Next up was a keynote from Dr Ben Calvert, Pro-Vice Chancellor for Learning, Teaching and Student Experience at the University of South Wales (USW). Ben’s insightful talk addressed the disconnect between academic pedagogies and processes, and asked: Are we all looking through the same lens? Ben suggested that student satisfaction could be improved by joining up the dots between academic planning and university administration – not least by considering the timetable earlier in the course design process; the space in which we learn can have a profound impact upon that learning, and yet it is rarely considered during the course design phase.
USW have used Trendence to turn student data into actionable insights. They discovered that many of their students struggled to find their place at university. They did not identify as ‘academic’ and therefore had low expectations of their university outcome and future prospects. USW implemented some changes to help them develop their ‘academic identity’ and make a big place – the university campus – seem smaller and less daunting. One major change was to reduce the number of course modules. Reducing the academic complexity meant they weren’t so overwhelmed by choice; it also gave them a more focussed programme of study, which helped to develop their academic identity. The relevancy for our delegates was that a reduction in course modules makes it easier to create a good quality, coherent timetable.
Self-service: a driver for stakeholder satisfaction
The excellent session on Enterprise Activity Adjuster (EAA), by Hull University’s Helen Kirby-Hawkins, took staff satisfaction as its starting point. Hull had an interesting problem: if its tutors were unsatisfied with their scheduled classroom, they would simply book themselves an alternative using our Web Room Booking software – without cancelling the scheduled room! This led to a chronic waste and shortage of space. Hull’s solution was to implement EAA, enabling staff to make changes to the timetable themselves.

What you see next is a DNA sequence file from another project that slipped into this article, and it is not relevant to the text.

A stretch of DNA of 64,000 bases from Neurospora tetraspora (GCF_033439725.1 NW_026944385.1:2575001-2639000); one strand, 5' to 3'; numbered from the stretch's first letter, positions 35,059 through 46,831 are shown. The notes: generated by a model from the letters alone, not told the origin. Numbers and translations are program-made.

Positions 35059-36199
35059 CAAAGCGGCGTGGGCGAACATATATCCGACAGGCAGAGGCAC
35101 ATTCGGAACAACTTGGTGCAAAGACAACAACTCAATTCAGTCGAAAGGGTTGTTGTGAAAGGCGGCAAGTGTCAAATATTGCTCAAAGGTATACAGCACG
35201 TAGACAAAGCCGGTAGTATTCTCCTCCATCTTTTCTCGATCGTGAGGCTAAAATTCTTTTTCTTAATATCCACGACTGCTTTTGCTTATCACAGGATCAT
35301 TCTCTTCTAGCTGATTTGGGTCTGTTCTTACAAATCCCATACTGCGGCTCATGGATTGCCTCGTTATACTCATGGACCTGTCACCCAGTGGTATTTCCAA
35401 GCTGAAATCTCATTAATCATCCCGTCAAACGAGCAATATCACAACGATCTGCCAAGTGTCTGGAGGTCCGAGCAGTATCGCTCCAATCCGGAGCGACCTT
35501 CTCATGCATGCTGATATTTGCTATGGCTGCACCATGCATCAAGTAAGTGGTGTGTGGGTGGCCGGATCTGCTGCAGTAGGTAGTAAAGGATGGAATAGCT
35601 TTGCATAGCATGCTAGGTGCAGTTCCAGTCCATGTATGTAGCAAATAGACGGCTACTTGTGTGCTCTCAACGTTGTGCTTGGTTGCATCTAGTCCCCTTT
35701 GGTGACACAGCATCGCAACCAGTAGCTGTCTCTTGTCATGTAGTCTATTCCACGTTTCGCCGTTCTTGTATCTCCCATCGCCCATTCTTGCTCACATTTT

Initially, 30 tutors were given access and the ability to change any element of the scheduled session: day, time, room, teaching staff. Uptake was great and feedback from staff was very positive: they felt empowered and valued for having control of their timetable beyond the data collection period – some months before the course delivery.
But what effect did changes to the published timetable have on student satisfaction? Attendance data and feedback showed that they didn’t mind about room or staff changes, even at relatively short notice. In fact, students were frequently happy that their tutor had moved the session to a ‘better’ room. What they did mind were changes to the scheduled day and time – particularly if a lecture was being moved forward to earlier in the day. With this insight, Helen and her team were able to limit the changes staff could make in EAA.
Questions from the floor centered on notification of frequent timetable changes. Helen acknowledged that the number of changes had increased from 1,800 to 2,500 a year since EAA was rolled out. Even a few years ago, promptly notifying students of this many changes would have been impossible. But these days, she said, students tend to live week to week, constantly checking their academic calendar – updated from Syllabus+ throughout the day – on their mobile device or computer. So despite the frequency of changes, students judged the timetable to be better overall.
Syllabus+ Anywhere: ambitious, agile, incremental
The final plenary of the day was a more technical look at Syllabus+ Anywhere – the stuff ‘under the hood’ – and how Scientia is gearing up to meet the challenges and opportunities it brings. It’s a big and ambitious project, but thanks to a high-level of customer engagement and an Agile approach to development, we know we’re getting it right as we go. There won’t be an Apple-style ‘big reveal’, as customers are so involved with the development process. Despite that, we hope there will be a few pleasant surprises once they start using it later this year.
The day ended with dinner, the forging of new friendships, and the now-famous Dinesh Vaswani Memorial Quiz, named after a former Scientia colleague. This year, we asked those present to donate their spare change in support of Jimmy’s Cambridge, a local homelessness charity. Attendees generously gave £285, which Scientia has matched, meaning that Jimmy’s will receive £570 in total. Heartfelt thanks to everyone for their contribution.
More insights and photos from our 2017 EMEAA User Conference soon!
In the brilliant company of AMBA – ensuring excellence at the world’s top Business Schools
There was a real buzz at our office in Cambridge last Wednesday morning as we eagerly awaited the arrival of Andrew Main Wilson, Chief Executive of the Association of MBAs (AMBA), and colleagues. They were visiting to sign off on a landmark partnership, 12-months in the making, that will help Scientia to better understand the global Business School market, enabling us to respond to the unique timetabling challenges which those Schools face. In doing so, we hope to transform how Business Schools meet their specific scheduling needs.